Ask your team to collectively imagine into the future. It is a powerful way for a manager to get in touch with current mindsets and create a context to anticipate and prevent problems in the future. Change the context, behavior follows.

And If the Advice is Wrong?

From Outbound Air

“So, what happened?” Jim wanted to know.

“It doesn’t matter what happened,” Mary said. “What matters is that it was my decision and my decision alone. I was accountable for the decision and the consequences of the decision. The technical crew did their best to keep the aircraft in pristine working order. Flight operations did their best to keep the customers on schedule.

“If I decided to fly the plane and something happened, the technical crew would not be accountable. If I canceled the flight and the repair turned out to be a non-event, flight operations would not be accountable. This decision was my decision.”

“What if the technical advice you get from your team is wrong?” Jim pressed.

“I am still accountable. As the manager, I have to evaluate the risk. If the risk is high, even if I trust my team to do their best, sometimes I have to double-check the data or bring in a second opinion on the analysis. I am still accountable.”

The Manager Lives and Dies by the Decision

From Outbound Air

“I have an issue where I could use your help,” Jim explained to the group. “And I think your understanding will have impact all the way to the top of this organization.

“As a manager, you each have a team,” he continued. “And you defined a manager as that person held accountable for the output of the team. So, if there is a decision to be made, related to the objective for that team, who is accountable for the consequences of that decision? Is it the manager, or the team?”

“Are you kidding me?” Johnny replied. “It’s the manager. If it turns out to be a wrong decision, we don’t fire the whole team, the manager is accountable.”

“Then, whose decision is it to make?” Jim floated the question, the same question that frustrated Kevin DuPont. “Whose decision is it?”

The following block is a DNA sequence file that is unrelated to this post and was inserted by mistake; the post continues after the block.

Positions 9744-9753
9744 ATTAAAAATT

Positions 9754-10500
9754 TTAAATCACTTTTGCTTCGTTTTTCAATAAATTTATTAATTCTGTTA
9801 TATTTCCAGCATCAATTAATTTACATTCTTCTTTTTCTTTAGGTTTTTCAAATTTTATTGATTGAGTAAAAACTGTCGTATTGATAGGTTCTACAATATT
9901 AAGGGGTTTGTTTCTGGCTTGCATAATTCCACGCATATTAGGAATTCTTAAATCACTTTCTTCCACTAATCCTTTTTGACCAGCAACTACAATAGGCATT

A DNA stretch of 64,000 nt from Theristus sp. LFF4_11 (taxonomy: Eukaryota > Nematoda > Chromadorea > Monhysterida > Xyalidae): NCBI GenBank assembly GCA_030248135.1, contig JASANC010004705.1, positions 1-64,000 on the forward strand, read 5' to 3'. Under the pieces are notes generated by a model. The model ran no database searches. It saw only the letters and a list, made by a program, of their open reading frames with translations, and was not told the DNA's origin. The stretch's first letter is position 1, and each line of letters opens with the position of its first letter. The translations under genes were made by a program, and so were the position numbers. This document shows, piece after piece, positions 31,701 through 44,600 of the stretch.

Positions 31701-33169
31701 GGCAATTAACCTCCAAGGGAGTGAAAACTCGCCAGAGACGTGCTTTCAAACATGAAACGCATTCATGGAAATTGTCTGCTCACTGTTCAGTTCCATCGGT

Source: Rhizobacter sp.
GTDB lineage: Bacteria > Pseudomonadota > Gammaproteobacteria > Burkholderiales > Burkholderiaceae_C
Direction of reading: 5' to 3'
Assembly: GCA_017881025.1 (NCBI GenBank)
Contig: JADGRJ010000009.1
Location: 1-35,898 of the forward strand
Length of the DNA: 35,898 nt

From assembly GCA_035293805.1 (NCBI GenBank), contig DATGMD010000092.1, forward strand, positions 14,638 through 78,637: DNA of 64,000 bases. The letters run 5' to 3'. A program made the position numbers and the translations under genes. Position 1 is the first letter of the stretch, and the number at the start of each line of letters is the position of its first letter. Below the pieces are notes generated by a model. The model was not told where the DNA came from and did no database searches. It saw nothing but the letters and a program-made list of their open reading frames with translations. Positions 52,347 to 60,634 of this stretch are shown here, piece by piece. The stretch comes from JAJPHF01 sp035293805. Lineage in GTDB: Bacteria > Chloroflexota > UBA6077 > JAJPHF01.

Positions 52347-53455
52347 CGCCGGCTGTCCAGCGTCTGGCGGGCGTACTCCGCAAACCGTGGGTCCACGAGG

“It’s the manager’s decision,” Johnny responded. “The manager is accountable, the manager lives and dies by the decision.”

“But what if the manager doesn’t have all the facts to make an informed decision,” Jim protested, “and needs the team to participate. Needs the team to gather the facts, analyze the facts. Then, whose decision is it?”

Who Appointed You to Make That Decision?

From Outbound Air

“It’s not their role to make a decision like that?” Javier replied.

“Says who?” Catherine baited.

An awkward twenty seconds ticked by on the clock. “Says me,” Javier finally relented. “That is not a decision that my shift supervisors are capable of making.”

“And, who appointed you to make that decision?” Catherine continued to press.

“You did,” Javier replied without hesitation. “My shift supervisors are perfectly capable of handling the day to day uncertainty of running an airline, but the problem of an unprofitable route likely has nothing to do with operations. It could be a marketing problem, a pricing problem. It could be a new competitor. It could be a spike in fuel costs. It could be the discovery of a new oil field in North Dakota, or government throttling of fracking activity. All of those issues could impact passenger load factors and are beyond the level of work of my shift supervisors.”

Who Makes the Decision?

From Outbound Air

“Exactly,” Catherine beamed. “As long as nothing changes, your teams do not need you. They can handle all the routine decisions and problems. But, you know that something will change, something always changes. This airline operates in a world of uncertainty. You helped define a number of standard operating procedures. Your teams know how to handle weather systems, flight delays and lost baggage. They know how to re-route customers. They even know what to do in the event of a computer outage or a security breach.”

Catherine stopped to let this sink in, before she continued.

“But, what happens when our load factors on a route fall below the level of profitability for a thirty day period. Should they cancel all the flights?”

A wave covered the room. Some stared down at the table, some stared at the ceiling. They did not avoid eye contact, but, instead, looked inside to connect to some logical response. Javier broke the silence. “No,” he was emphatic. “First, that is a decision they do not have the authority to make.”

“And, why not. The routes are unprofitable, why shouldn’t your shift supervisors cancel those flights?” Catherine challenged.

“It’s not their role to make a decision like that?” Javier replied.

“Says who?” Catherine baited.

For Every Management Problem

Al Ripley believed, for every management problem, there was a management consultant. As issues surfaced in meetings, Al looked down his nose, over the top rim of his glasses, and ask the inevitable. “Don’t we know a consultant that can help us with that?”

Those meetings were short and decisive. Ripley emerged from the conference room victorious, confident that he met adversity with a firm commitment to the solution, by hiring a consultant.

Some problems, however, did not go away. But then, Al quickly pointed out, “We must have hired the wrong consultant.”

Excerpt from Outbound Air, Levels of Work in Organizational Structure, by Tom Foster, soon to be released in softcover and for Kindle.

Outbound Air